Origins Available: English, Scottish
Anglo-Saxon tribes of Britain. Whybirk is derived from Wigburh, a feminine name meaning "war-fortress." It was recorded once in 901 (as a personal name) and did not appear again until the 12th century. The record of the name from the 12th century is from Suffolk, where Wyburgh was recorded in church records in Bury, sometime between the years 1182 and 1211. This makes this name a metronymic vernacular name. The vernacular or regional naming tradition is the oldest and most pervasive type of metronymic surname. According to this custom, names were originally composed of vocabulary elements from the local language. Vernacular names that were derived from ancient Germanic personal names have cognates in most European languages. For example, the court of Charlemagne (742-814) was Christian and Latin-speaking, but the Frankish dialect of Old German was commonly used for personal names. Vernacular names were widespread throughout Normandy. Accordingly, many typical English and French names are in fact, originally of Germanic origin and often have cognates in other European countries.
Early Origins of the Whybirk family
Devon where they held a family seat from ancient times, some say before the Norman Conquest in 1066.
Early History of the Whybirk family
Another 294 words (21 lines of text) covering the year 1461 is included under the topic Early Whybirk History in all our PDF Extended History products and printed products wherever possible.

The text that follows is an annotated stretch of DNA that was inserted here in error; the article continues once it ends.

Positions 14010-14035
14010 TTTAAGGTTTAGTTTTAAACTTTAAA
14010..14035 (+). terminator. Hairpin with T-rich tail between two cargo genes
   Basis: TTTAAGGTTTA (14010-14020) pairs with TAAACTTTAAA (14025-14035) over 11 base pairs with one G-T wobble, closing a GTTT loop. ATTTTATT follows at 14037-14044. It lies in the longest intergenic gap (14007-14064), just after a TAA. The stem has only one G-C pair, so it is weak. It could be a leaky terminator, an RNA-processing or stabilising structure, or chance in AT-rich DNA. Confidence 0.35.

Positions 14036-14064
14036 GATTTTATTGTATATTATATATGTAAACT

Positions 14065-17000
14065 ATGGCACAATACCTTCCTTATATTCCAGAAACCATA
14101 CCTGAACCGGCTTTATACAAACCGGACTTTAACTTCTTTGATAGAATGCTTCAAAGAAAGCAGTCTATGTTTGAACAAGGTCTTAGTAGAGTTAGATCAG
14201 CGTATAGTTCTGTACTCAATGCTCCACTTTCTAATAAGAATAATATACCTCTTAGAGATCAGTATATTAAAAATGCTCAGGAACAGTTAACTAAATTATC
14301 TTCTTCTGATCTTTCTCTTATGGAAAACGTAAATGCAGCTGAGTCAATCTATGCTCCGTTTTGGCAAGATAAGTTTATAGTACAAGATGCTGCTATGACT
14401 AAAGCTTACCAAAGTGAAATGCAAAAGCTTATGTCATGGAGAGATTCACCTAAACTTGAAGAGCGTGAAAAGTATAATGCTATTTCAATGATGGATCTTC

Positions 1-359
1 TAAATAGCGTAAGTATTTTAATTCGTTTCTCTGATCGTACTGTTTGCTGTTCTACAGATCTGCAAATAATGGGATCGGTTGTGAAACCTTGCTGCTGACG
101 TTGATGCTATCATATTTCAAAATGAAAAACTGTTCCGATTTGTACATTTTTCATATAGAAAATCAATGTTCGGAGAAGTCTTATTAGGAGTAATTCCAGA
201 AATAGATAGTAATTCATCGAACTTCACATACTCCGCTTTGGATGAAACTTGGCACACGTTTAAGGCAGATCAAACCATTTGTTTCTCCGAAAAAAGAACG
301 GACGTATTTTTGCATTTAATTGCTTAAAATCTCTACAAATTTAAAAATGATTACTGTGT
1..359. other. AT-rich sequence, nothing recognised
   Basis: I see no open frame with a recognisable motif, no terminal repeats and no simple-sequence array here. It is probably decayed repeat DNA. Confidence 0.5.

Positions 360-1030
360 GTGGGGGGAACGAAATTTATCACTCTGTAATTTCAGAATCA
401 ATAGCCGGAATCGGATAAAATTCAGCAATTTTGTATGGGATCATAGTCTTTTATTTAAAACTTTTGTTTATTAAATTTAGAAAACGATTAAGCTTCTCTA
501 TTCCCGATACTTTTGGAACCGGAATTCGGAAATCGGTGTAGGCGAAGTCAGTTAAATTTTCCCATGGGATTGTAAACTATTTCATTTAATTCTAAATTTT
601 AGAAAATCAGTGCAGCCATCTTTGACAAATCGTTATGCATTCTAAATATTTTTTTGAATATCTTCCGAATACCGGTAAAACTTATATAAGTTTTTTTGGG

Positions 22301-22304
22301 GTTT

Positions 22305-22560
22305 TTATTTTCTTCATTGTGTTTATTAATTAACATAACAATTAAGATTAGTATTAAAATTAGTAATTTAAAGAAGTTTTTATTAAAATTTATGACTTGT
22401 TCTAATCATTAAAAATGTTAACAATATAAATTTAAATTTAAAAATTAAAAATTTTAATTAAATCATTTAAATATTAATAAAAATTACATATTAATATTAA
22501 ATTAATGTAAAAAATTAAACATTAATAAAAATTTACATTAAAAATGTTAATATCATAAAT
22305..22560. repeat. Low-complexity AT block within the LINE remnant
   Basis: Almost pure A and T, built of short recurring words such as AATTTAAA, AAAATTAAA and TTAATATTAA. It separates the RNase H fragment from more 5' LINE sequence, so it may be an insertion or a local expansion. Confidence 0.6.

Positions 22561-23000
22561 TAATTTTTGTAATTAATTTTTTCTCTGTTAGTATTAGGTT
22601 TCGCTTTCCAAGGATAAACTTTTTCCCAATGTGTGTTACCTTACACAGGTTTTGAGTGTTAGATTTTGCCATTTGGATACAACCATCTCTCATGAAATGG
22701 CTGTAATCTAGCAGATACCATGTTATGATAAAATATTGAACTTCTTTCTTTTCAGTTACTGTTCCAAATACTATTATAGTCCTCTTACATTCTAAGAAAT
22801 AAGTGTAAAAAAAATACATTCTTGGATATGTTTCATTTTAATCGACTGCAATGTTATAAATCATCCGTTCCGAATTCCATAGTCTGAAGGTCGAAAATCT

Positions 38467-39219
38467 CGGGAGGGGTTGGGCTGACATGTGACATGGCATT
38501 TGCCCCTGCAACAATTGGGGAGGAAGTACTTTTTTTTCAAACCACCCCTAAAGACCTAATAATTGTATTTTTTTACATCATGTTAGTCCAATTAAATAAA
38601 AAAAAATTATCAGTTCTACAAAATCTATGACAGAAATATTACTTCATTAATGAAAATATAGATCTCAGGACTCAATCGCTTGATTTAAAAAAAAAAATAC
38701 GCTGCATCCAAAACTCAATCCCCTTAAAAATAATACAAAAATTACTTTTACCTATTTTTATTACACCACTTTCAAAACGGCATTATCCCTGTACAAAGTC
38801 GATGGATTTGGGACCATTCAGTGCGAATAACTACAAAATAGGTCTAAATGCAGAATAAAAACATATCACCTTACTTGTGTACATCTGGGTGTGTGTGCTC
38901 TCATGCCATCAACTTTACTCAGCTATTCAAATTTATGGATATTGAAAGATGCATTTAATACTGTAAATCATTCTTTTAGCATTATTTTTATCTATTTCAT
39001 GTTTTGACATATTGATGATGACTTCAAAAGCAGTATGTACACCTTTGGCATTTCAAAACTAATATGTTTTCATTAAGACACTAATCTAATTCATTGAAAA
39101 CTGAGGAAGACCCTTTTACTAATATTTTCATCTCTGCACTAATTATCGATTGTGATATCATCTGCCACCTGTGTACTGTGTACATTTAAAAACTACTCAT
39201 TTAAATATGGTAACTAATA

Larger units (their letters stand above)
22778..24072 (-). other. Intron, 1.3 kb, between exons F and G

Whybirk Spelling Variations
hundred years, the English language had no fast system of spelling rules. For that reason, spelling variations are commonly found in early Anglo-Saxon surnames. Over the years, many variations of the name Whybirk were recorded, including Wybrew, Wibbery, Wybbery, Whybrew, Whybrow, Wyebrough, Wybrow and many more.
Early Notables of the Whybirk family (pre 1700)
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Migration of the Whybirk family to the New World and Oceana
To escape oppression and starvation at that time, many English families left for the "open frontiers" of the New World with all its perceived opportunities. In droves people migrated to the many British colonies, those in North America in particular, paying high rates for passages in cramped, unsafe ships. Although many of the settlers did not make the long passage alive, those who did see the shores of North America perceived great opportunities before them. Many of the families that came from England went on to make essential contributions to the emerging nations of Canada and the United States. Research into various historical records revealed some of first members of the Whybirk family emigrate to North America: John Wyberry settled in Barbados in 1635.
Whybirk Family Crest Products